Today, I learned a new phrase in Mandarin: “你认识路吗 — Nǐ rènshí lù ma” It means “Do you know the way?” Naturally, I thought of a culture with a slightly different name.
The Mandalorian is a TV show in which “Mando,” the protagonist, always knows the way, at least initially. Orphaned at a young age and then adopted into the Mandalorian culture — a Stoic, warrior-bred people — Mando later becomes a bounty hunter and follows his peoples’ creed to a tee.
Unfortunately, that creed includes a lot of outdated rules and misconceptions which, eventually, Mando gives up on one by one in order to navigate his ever-changing reality. Maybe not all bounties should be completed without asking questions. Maybe there are more Mandalorians out there than Mando initially assumes. Perhaps, “this is not the way.”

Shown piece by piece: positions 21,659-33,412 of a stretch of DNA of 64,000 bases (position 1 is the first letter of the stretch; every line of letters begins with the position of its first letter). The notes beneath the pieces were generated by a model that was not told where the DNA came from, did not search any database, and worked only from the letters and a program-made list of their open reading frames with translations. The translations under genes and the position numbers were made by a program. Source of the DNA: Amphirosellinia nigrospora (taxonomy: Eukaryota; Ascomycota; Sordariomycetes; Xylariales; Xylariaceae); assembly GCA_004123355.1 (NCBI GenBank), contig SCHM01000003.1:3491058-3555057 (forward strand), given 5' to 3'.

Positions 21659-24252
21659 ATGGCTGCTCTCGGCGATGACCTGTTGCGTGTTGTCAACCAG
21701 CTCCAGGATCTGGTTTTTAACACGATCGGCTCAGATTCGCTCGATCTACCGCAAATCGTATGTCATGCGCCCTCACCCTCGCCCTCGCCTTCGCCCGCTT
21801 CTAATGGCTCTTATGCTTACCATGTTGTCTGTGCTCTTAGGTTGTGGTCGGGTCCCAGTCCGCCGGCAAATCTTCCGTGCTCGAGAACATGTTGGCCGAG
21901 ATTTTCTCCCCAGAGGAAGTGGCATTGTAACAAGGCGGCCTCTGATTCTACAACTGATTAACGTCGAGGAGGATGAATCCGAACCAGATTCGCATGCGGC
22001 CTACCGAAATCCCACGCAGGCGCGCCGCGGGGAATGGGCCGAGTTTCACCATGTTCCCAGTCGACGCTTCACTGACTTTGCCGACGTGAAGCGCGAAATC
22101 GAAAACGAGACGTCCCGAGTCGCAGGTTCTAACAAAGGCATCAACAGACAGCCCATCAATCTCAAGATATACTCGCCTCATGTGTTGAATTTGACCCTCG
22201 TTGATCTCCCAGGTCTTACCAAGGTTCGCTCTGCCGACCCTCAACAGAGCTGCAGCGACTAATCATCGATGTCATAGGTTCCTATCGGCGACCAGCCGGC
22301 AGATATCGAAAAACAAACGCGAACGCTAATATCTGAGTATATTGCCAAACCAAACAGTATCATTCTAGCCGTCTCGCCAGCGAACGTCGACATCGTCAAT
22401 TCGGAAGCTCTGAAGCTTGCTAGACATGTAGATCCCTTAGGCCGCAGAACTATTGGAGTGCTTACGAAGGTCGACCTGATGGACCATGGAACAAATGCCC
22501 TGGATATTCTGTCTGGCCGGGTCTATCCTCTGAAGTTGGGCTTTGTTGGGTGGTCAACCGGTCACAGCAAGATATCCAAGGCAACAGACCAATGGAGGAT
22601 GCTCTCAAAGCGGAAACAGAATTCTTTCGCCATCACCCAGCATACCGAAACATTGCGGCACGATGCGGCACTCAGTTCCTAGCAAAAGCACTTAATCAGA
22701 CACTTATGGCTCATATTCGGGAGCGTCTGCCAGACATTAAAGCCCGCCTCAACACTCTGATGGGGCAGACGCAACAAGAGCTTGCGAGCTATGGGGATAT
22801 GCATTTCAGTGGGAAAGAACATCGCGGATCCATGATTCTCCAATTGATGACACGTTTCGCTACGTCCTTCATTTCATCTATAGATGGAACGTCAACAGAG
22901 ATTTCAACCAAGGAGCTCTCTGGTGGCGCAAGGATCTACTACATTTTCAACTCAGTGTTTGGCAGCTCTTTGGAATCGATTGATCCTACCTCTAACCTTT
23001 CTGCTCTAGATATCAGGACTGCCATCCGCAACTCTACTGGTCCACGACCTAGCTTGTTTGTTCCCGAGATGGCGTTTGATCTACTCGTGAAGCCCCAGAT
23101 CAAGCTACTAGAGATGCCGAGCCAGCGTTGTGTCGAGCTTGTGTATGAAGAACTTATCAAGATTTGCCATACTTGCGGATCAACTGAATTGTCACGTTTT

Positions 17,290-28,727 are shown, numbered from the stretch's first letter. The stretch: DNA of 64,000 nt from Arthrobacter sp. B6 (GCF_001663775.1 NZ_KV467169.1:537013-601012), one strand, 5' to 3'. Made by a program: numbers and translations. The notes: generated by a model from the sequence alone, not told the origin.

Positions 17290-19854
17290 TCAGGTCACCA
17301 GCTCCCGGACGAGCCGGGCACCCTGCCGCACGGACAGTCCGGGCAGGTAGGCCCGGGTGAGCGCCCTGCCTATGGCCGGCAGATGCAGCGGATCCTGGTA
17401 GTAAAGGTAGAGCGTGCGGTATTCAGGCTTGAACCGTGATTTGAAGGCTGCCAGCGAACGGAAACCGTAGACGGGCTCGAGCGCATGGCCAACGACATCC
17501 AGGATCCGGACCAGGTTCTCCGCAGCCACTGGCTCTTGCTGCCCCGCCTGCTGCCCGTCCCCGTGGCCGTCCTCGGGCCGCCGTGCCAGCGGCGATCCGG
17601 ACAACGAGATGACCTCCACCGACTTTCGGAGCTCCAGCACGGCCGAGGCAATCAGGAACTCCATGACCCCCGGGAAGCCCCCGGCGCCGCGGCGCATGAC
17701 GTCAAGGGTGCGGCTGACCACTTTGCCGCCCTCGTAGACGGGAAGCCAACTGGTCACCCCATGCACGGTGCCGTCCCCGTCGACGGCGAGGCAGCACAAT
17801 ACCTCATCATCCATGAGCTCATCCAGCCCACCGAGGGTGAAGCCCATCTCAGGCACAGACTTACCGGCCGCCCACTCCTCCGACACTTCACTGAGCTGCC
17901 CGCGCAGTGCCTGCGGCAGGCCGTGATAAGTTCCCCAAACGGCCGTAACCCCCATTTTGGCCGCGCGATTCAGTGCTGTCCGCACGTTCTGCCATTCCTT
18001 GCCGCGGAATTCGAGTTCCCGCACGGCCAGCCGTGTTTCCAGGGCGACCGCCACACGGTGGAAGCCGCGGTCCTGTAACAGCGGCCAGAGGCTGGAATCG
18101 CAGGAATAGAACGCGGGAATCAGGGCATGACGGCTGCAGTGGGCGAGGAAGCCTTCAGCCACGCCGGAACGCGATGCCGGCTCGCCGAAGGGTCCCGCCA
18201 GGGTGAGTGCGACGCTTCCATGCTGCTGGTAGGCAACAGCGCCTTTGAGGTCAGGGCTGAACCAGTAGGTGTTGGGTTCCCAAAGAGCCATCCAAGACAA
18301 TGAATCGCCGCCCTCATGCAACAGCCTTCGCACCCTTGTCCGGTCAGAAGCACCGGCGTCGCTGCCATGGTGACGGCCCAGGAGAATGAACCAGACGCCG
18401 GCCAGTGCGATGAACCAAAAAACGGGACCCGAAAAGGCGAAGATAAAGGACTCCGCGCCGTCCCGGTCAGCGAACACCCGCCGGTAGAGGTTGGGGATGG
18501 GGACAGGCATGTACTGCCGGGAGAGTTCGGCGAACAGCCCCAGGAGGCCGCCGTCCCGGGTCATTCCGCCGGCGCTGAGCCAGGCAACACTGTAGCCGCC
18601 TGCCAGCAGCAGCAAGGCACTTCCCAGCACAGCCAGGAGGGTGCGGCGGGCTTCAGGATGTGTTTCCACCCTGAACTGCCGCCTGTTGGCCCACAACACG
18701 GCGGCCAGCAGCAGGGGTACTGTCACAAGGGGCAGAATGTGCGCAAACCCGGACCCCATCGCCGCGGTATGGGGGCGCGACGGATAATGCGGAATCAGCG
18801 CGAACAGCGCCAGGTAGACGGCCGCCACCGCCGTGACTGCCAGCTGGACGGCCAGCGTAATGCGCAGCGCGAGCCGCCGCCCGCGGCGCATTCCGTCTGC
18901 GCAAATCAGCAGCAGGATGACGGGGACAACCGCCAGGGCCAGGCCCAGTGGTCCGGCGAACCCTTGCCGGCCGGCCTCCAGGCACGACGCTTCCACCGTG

It is comforting to have a fixed set of rules to live by, a faith of any kind. But even the best rule only lasts so long, and so it is normal, even necessary, to admit that “Yeah, okay, I no longer know the way.”
Our best skill isn’t rote memory. It’s wayfinding. That’s what we were born to do.
Like a certain bounty hunter navigating a vast galaxy, we don’t need to remember every phrase of a new language. What we need is the courage to admit we’ve gotten lost, enough optimism to keep walking, and a little flexibility in where we want to go. As long as we bring these with us, we’ll always find our way.